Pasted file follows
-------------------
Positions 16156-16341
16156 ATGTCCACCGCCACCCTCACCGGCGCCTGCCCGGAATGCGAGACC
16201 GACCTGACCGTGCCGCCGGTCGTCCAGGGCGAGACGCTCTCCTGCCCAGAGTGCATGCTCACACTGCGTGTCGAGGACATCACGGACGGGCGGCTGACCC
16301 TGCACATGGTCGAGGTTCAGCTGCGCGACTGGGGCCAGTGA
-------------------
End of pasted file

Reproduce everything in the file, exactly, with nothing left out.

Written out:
Positions 16156-16341
16156 ATGTCCACCGCCACCCTCACCGGCGCCTGCCCGGAATGCGAGACC
16201 GACCTGACCGTGCCGCCGGTCGTCCAGGGCGAGACGCTCTCCTGCCCAGAGTGCATGCTCACACTGCGTGTCGAGGACATCACGGACGGGCGGCTGACCC
16301 TGCACATGGTCGAGGTTCAGCTGCGCGACTGGGGCCAGTGA